The fascinating operating principle of the RFID technology could be understood through the explanation of its hierarchy. A complete operation of an RFID system evolves around the relationship between two of the system’s most crucial devices: reader and tags. Each RFID tag is embedded with a radio frequency circuit capable of performing radio-wave-based communication with the reader in two opposite manners. Passive RFID tags derive radio-wave signalling to power the tags inner circuits from the propagated radio signal emitted by the RFID reader. On the contrary, active RFID tags are provided with their own power supply unit for self-operation purposes, which include long-distance interval signal broadcasting. This could be considered as a compensation feature since implementing the aforementioned RFID tags introduces more complexity to the overall hierarchy. Making use of wireless communication, tag-attached silage bales can be traced by reader within the range of up to ten meters.

Figure 1. RFID working principle (Figure by Bao Tran, 2019).

Each RFID tag has four memory banks (Figure 2): reserved, tag identification (TID), electronic product code (EPC), and user memory. All data is stored in these banks housed by chipsets having same basic principles. Bank 0, reserved memory, holds kill and access password of a tag. These passwords allow tags to be silenced or in secured state. Their default value is zero, at which operations will not be executed. Bank 1, EPC memory, gives the object it attached on a unique identification all over the world, regardless of time. Its length varies 96 bits to 496 bits. Later on, when being attached to bales, EPC memory will hold new value indicating identification of the unique farm, baler, and bale. Bank 2, TID memory, identifies the tag uniqueness itself, with 32 to 80 bits. This means an object with several RFID tags on it can have a similar EPC memory, but not an identical TID memory. Bank 3, user memory, is where all other optional information, such as temperature, date, manufacturer, etc are placed. It is sized from 512 bits to 8K.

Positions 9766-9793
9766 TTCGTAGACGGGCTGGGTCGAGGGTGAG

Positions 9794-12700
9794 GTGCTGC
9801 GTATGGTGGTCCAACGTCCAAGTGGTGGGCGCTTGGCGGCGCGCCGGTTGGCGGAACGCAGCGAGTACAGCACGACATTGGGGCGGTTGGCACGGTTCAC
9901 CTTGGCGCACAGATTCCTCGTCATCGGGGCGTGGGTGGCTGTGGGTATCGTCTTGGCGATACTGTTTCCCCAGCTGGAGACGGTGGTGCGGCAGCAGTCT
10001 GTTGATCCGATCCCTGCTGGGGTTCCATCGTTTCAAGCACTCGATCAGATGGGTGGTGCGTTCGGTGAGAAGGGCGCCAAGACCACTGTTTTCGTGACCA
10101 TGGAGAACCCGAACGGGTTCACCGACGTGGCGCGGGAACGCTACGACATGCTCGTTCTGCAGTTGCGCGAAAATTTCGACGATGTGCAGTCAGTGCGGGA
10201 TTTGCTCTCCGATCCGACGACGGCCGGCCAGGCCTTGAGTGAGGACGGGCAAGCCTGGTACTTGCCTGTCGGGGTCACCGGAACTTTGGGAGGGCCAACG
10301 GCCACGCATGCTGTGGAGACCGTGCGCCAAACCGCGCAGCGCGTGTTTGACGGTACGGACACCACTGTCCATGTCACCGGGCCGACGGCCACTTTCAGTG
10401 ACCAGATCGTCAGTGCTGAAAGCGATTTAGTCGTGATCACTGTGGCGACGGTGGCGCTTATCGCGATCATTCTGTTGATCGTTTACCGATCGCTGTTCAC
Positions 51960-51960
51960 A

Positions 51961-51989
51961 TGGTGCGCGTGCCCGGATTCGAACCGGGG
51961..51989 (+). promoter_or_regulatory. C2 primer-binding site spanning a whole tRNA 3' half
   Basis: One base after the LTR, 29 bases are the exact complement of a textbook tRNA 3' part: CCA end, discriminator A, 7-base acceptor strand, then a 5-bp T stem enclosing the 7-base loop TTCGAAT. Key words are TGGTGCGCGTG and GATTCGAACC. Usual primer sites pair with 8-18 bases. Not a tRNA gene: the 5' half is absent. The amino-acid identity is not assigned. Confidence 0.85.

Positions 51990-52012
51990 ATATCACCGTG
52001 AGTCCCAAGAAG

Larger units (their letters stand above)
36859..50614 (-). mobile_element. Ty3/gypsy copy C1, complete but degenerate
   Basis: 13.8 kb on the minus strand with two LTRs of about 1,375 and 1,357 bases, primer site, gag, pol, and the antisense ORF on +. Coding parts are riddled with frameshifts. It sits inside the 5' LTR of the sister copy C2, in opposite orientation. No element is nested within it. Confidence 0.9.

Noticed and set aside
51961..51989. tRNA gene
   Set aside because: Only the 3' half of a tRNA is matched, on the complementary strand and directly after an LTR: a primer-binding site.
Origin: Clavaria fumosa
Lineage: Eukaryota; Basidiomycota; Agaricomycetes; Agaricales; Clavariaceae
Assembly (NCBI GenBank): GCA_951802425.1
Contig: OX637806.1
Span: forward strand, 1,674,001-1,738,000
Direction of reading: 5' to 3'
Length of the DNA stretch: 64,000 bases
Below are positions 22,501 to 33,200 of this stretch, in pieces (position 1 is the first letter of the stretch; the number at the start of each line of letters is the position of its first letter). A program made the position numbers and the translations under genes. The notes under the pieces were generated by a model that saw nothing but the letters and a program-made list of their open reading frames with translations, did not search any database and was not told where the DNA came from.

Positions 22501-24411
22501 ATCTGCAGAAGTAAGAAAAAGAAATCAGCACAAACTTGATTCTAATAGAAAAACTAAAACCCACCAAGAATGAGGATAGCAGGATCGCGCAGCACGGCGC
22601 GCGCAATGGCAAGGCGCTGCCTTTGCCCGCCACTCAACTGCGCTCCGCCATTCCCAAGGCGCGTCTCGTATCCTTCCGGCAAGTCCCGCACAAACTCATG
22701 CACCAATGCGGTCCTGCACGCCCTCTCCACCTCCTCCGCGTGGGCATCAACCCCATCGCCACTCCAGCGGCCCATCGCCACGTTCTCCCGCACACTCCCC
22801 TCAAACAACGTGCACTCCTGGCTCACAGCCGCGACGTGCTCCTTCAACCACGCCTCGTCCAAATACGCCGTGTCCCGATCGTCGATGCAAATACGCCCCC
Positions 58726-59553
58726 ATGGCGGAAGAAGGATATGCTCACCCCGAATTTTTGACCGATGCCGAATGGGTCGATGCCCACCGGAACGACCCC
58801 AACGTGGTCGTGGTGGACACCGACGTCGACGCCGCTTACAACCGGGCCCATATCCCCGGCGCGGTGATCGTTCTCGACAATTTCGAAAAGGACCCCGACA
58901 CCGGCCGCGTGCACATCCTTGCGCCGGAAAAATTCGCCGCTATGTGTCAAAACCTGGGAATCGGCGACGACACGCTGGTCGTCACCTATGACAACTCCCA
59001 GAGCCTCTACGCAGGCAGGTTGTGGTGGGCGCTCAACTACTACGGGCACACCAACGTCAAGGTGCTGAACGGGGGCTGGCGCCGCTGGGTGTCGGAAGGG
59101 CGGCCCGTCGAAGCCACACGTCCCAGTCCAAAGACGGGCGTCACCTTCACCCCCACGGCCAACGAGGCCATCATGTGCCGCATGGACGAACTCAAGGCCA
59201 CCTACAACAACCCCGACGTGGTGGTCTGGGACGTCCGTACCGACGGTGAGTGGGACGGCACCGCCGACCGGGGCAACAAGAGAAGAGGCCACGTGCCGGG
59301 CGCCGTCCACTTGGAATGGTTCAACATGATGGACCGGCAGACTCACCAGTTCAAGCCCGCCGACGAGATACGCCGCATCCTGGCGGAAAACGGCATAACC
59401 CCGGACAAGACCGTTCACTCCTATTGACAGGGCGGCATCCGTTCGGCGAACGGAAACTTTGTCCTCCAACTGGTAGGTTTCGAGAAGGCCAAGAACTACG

Figure 2. Memory bank (RFID 4U, n.d.).

Hardware requirements

In terms of power source, the box uses 12VDC power supply from tractor socket. Therefore, an inverter is used to distribute electricity to other components. As for internet connection, each box has a 4G device, allowing boards to communicate with each other, and Raspberry Pi to send bales information to database.

Nordic ID product Sampo S2 One-Series (Figure 3), as the RFID reader, provides powerful reading performance with multiple connectivity options. What makes this fixed UHF reader stand out from RFID devices of other companies, is the way Nordic ID support their customers. For example, in addition to human-friendly documentations on guidance, safety and regulation, drivers, firmware, they have developed a user interface where you can find all information you might want to know about your running reader, from real-time system information, log files, hardware management to networking, system service, applications, etc.

Figure 3. Nordic ID RFID reader (Nordic ID, n.d.).

At the moment, two sensors are being used, giving data of three quantities including bales temperature, humidity, and location. Sparkfun Qwiic GPS Titan X1 (Figure 4) is a GPS sensor that gives not only highly accurate GPS data but also other data under NMEA standard. Telaire Amphenol Advanced Sensors T9602 (Figure 5) are fully calibrated and temperature compensated sensor of which resolutions are ±2% RH and ±0.3°C. These sensors are waterproof and can work well under harsh environment due to silage bale features.

Figure 4. GPS sensor (SparkFun, n.d.).
Figure 5. Telaire T9602 sensor (Amphenol, n.d.).